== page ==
Cases and Deals

Blank Rome Obtains Dismissal of Putative Class Action for Legal Malpractice against Texas Law Firms

A Blank Rome team successfully obtained dismissal of a putative legal malpractice class action against four Texas law firms, filed in the U.S. District Court for the District of New Jersey, alleging that the law firms charged excessive contingency fees in violation of New Jersey law, in resolving the plaintiffs’ underlying pelvic mesh personal injury claims against Ethicon. The Blank Rome team moved to dismiss the complaint, arguing that Texas, not New Jersey, law applied to the retainer agreements between the Texas law firms and plaintiffs. The court agreed.

The plaintiffs were residents of Texas and Alabama, who sustained injuries in their home states following the implantation of pelvic mesh products manufactured by Ethicon. Both of the plaintiffs agreed to pay a 40 percent contingency fee to their Texas counsel if successful in their personal injury claims. In July 2014, the plaintiffs filed Master Short Form Complaints against Ethicon in the Superior Court of New Jersey, in multicounty litigation in which hundreds of claimants filed separate suits. New Jersey counsel was listed as counsel for the plaintiffs, and one of the Texas law firms was listed as co-counsel. No litigation took place in New Jersey after the complaints were filed, except a docket entry indicating that the matters were closed.

In 2016, Ethicon and the Texas law firms entered into an aggregate settlement agreement negotiated in Texas (the “Agreement”) to resolve several thousand pelvic mesh claims—including the plaintiffs’ claims—under the auspices of litigation pending in state court in Texas (the “Texas Court”). The Texas Court established a detailed and highly structured settlement process to determine, administer, and implement individual settlements. The Texas Court appointed a Texas Special Master to conduct this process, who, inter alia, reviewed the plaintiffs’ retainer agreements with their Texas counsel. In addition, the plaintiffs’ settlement amounts were reviewed and approved by the Special Master and adopted by the Texas Court.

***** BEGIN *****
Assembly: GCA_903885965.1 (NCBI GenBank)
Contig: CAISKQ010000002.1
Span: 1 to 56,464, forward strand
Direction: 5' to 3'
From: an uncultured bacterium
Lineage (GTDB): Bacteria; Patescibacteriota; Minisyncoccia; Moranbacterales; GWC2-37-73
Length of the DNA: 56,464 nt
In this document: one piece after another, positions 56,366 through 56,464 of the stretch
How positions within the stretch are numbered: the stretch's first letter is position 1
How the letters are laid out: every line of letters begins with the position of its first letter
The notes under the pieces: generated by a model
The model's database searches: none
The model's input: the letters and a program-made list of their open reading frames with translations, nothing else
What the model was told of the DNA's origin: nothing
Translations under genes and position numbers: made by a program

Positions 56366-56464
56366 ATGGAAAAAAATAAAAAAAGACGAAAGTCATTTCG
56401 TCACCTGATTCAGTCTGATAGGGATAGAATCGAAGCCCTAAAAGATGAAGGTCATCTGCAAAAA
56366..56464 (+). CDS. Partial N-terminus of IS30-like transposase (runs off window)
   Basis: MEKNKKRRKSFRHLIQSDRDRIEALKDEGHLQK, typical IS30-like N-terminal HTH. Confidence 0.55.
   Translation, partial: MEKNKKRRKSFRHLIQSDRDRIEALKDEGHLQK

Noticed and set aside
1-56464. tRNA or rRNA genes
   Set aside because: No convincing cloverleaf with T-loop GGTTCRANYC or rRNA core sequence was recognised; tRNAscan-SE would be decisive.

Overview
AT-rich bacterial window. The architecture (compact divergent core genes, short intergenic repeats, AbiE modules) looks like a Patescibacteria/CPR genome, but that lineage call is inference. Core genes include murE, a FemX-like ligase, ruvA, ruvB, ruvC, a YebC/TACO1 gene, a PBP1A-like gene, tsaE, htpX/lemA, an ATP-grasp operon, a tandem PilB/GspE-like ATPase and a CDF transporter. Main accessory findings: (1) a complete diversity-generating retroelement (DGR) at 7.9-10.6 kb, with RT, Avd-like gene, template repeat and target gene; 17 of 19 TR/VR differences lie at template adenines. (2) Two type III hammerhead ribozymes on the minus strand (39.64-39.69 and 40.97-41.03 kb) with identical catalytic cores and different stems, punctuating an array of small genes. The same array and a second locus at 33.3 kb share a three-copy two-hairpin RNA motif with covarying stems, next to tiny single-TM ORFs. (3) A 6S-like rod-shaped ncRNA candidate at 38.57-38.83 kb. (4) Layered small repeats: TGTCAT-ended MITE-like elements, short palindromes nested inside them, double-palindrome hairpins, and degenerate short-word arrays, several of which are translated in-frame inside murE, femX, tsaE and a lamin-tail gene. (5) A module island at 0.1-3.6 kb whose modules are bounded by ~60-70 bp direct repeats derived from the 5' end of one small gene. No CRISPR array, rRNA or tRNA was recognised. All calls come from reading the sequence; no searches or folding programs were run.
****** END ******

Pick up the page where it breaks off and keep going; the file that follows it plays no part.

Applying New Jersey’s choice of law analysis, the U.S. District Court agreed that the state with the most significant relationship to the substantive claims at issue is Texas, where there is no cap on permissible contingency fees. The court noted that the retainer agreements and fees charged by the Texas lawyers were approved by the Texas Special Master and the Texas state court judge overseeing the elaborate settlement process administered through that court. The New Jersey District Court found that the contingency fee charged was lawful under Texas law—and therefore the plaintiffs failed to state a claim for legal malpractice—and dismissed the complaint against all defendants.

The Blank Rome team comprised Stephen M. Orlofsky, Adrienne C. Rogove, and Michael R. Darbee. More information on this case is available at Blank Rome Obtains Dismissal of Putative Class Action for Legal Malpractice against Texas Law Firms (New Jersey Legal Pulse, March 26, 2020) and NJ, Texas Law Firms Beat Suit Over Pelvic Mesh Atty Fees (Law360, March 24, 2020).